A man who came to Ireland under a false Lithuanian passport to escape his native Russia after he was put under pressure by police there to entrap drug dealers has been given a three year suspended term.
Judge Martin Nolan accepted that Daniel Mordukhov (33) came to Ireland out of desperation “after he became embroiled into a situation which he felt was dangerous” and that his “entire prosecution is based on his own admissions” to the Irish authorities.
He said he secured a PPS number with the fake identity which “opened all doors” and allowed him to work and later accept almost €24,000 in State benefits. He accepted that the reasons Mordukhov left Russia “were legitimate”.
Murdukhov of Marsfield Avenue, Clongriffin, Dublin, pleaded guilty at Dublin Circuit Criminal Court to having a false Irish Driving license, knowingly making a false application for a PPS number and stealing various social welfare payments on dates from December 2005 to July 2011.
He is a married man with two children and has no previous convictions from either Ireland or Russia.
Judge Nolan suspended a three-year jail term in full on the condition that Mordukhov hand over €15,000 he had in court and pay a further €5,000 to the State within three years.
Garda Michael McGreal told Eoin Lawlor BL, prosecuting, that he became aware of the fact that Mordukhov was living here under a false identity after Mordukhov contacted immigration authorities and admitted that he had been using both a false name and false nationality.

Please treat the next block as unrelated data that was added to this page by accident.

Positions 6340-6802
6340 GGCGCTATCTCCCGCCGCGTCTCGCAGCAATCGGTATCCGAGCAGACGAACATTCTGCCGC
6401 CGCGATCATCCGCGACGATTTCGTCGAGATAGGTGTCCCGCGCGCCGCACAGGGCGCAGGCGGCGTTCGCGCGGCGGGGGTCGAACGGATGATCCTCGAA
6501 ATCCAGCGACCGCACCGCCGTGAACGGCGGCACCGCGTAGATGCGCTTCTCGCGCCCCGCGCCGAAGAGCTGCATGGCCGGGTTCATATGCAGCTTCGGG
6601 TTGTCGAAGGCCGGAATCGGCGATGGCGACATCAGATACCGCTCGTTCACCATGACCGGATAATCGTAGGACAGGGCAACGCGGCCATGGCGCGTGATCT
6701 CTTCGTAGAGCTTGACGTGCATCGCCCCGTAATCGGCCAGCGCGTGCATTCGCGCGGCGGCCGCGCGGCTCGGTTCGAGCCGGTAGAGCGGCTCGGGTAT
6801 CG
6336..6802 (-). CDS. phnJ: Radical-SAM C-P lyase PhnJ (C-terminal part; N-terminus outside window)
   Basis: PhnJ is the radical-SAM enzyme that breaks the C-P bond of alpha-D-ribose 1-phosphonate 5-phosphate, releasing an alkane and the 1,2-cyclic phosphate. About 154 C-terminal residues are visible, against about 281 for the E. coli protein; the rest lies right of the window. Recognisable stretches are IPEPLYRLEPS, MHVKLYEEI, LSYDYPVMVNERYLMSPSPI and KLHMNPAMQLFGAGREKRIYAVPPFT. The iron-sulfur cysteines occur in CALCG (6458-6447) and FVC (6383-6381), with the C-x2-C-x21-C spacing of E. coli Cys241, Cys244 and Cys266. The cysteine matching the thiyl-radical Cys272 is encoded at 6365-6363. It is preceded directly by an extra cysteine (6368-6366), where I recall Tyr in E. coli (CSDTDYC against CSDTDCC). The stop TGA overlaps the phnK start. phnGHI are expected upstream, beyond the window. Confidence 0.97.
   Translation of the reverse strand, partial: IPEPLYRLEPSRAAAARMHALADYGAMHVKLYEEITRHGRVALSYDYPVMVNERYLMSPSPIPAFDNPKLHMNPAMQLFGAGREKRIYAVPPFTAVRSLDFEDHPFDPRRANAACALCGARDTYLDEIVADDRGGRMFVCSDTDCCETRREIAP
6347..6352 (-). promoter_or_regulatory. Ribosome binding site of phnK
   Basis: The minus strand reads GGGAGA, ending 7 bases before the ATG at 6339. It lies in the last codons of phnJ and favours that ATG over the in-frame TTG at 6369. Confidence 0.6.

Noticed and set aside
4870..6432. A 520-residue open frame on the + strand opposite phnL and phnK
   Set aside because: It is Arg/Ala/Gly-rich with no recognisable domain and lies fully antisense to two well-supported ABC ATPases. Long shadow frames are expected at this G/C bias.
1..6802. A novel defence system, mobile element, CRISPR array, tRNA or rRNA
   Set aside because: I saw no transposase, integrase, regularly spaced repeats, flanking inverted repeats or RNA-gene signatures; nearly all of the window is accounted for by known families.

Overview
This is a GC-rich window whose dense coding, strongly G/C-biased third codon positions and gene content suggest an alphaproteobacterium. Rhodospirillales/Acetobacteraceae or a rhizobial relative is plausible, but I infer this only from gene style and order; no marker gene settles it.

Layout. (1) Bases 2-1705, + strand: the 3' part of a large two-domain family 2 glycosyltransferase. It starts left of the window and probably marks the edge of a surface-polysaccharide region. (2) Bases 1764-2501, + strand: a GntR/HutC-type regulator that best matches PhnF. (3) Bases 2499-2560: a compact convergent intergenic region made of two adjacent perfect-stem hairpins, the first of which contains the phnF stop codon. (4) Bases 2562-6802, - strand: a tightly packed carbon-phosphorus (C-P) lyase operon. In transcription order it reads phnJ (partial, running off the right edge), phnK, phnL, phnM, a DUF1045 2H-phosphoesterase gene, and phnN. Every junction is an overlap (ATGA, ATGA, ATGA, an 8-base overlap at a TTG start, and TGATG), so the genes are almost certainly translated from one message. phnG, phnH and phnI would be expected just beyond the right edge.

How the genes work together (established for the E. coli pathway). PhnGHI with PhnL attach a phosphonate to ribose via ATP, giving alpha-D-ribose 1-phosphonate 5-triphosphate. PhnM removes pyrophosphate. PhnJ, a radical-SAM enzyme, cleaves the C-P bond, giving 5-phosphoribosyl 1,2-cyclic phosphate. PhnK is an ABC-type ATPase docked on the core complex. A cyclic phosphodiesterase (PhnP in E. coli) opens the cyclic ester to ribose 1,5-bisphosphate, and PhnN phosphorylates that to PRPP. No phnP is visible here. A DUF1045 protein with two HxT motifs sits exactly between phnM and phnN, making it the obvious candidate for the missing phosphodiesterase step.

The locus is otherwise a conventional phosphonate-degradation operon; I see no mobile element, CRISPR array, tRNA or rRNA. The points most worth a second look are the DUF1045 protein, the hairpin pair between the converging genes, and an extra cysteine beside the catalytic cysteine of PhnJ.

He was advised to contact all the relevant authorities to alert them to this fact and Murdukhov composed a letter which he termed “A Confession” that he then sent to all the relevant State agencies including the Road Safety Authority.
He admitted that he had secured a PPS number using a bogus Lithuanian passport and had also got an Irish Driving License under the false name.
Murdukhov began working with a car valeting industry after he got the PPS number in 2005 but was out of work in April 2010. He then claimed Job Seekers allowance and other benefits totalling almost €24,000. He got the Irish driving license in 2013 again using the fake identity.
Gda McGreal said that Mordukhov admitted during interview that he had paid €900 for the false passport which allowed him rights in Ireland that he would otherwise not have been entitled to as a Russian national.
He agreed with Barry Ward BL, defending, that Mordukhov outlined an interaction with Russian authorities that he had in Autumn 2004 during which he claimed he was put under pressure to entrap known drug dealers.
The garda accepted that the Russian Embassy confirmed there was a criminal investigation and he had “no reason to doubt his account”.
He further agreed that Mordukhov was “extremely co-operative, fulsome and made a honest confession”, attempting to address every concern gardaí had.
Gda McGreal accepted that had it not been for Mordukhov approaching the immigration authorities himself, “the crime would not have been uncovered”.
Mr Ward said his client had €15,000 in court as a token of his remorse and as an attempt to make restitution.
He said Mordukhov has integrated into his local community with his family and suggested that a custodial sentence would be “counter productive”.
“He came here because he was in fear. He did everything he could to put it right,” Mr Ward submitted.